So to answer your question, it depends on the context. In the context of programming languages and memory management, the heap and stack refer to areas of memory with specific properties. Otherwise, they refer to specific data structures.

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The important thing for you to know about stacks is the relationship between the stack and function/method calls. Every function call reserves space on the stack, called a stack frame. This space contains your auto variables (the ones declared inside the function body). When you exit from the function, the stack frame and all the auto variables it contains disappear.

This mechanism is very cheap in terms of CPU resources used, but the lifetime of these stack-allocated variables is obviously limited by the scope of the function.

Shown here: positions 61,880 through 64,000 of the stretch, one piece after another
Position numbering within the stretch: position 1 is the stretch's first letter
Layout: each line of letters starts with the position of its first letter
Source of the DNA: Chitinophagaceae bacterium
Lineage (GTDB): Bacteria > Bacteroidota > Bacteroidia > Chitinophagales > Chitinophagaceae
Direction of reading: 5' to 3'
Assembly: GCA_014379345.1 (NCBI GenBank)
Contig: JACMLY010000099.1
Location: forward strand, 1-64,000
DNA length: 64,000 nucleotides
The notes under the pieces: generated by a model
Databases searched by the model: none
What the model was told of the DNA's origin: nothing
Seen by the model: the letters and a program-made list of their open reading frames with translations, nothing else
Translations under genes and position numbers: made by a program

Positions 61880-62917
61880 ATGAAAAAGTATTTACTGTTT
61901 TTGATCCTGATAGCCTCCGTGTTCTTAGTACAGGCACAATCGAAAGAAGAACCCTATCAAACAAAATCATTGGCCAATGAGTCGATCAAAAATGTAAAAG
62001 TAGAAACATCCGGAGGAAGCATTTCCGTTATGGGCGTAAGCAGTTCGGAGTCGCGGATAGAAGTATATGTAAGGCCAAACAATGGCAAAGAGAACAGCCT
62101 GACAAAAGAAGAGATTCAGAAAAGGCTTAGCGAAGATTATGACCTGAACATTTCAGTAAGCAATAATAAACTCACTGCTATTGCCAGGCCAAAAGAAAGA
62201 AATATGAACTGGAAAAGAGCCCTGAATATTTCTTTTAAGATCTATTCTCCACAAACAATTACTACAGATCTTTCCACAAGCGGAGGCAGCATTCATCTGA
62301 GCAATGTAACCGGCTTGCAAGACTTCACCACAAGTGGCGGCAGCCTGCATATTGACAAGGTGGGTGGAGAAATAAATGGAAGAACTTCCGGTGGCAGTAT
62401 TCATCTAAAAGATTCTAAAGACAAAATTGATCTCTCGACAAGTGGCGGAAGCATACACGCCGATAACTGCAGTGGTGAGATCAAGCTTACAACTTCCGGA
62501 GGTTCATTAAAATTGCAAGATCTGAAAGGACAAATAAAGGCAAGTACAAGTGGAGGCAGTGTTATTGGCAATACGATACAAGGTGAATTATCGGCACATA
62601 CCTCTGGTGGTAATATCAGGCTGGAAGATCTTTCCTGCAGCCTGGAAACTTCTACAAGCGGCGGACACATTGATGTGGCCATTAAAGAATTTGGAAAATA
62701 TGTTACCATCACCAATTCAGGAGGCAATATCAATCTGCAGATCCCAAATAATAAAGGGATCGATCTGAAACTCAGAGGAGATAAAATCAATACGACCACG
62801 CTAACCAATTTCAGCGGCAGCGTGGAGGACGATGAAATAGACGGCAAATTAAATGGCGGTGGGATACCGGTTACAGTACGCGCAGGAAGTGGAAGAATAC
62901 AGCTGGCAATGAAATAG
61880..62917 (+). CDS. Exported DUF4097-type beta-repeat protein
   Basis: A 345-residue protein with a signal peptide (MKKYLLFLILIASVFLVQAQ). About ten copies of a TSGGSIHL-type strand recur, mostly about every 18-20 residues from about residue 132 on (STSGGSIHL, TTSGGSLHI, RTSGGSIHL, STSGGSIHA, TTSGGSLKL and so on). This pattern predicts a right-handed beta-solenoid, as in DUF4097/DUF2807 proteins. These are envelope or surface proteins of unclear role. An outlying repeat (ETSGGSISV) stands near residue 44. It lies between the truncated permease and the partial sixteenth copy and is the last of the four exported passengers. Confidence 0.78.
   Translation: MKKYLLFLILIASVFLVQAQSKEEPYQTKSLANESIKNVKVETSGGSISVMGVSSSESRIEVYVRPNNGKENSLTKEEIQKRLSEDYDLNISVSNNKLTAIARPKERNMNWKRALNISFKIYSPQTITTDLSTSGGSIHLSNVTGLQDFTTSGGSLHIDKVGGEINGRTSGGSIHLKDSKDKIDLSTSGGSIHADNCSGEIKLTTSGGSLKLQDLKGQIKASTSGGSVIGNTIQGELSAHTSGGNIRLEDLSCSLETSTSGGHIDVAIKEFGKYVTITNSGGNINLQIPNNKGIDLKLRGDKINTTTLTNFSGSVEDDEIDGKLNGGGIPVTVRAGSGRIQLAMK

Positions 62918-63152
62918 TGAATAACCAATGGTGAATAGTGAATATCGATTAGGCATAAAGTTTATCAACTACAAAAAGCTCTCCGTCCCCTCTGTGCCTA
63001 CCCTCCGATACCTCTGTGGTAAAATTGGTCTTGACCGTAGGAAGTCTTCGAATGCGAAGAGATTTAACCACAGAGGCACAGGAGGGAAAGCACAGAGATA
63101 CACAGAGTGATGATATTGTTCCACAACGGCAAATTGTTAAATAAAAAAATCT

Memory allocations (objects) on the heap, on the other hand, can live "forever" or as long as you need them without regards to the flow of control of your program. The down side is since you don't get automatic lifetime management of these heap allocated objects, you have to either 1) manage the lifetime yourself, or 2) use special mechanisms like smart pointers to manage the lifetime of these objects. If you get it wrong your program has memory leaks, or access data that may change unexpectedly.

Re: Your question about A stack vs THE stack: When you are using multiple threads, each thread has a separate stack so that each thread can flow into and out of functions/methods independently. Most single threaded programs have only one stack: "the stack" in common terminology.

Likewise for heaps. If you have a special need, it is possible to allocate multiple heaps and choose at allocation time which heap should be used. This is much less common (and a much more complicated topic than I have mentioned here.)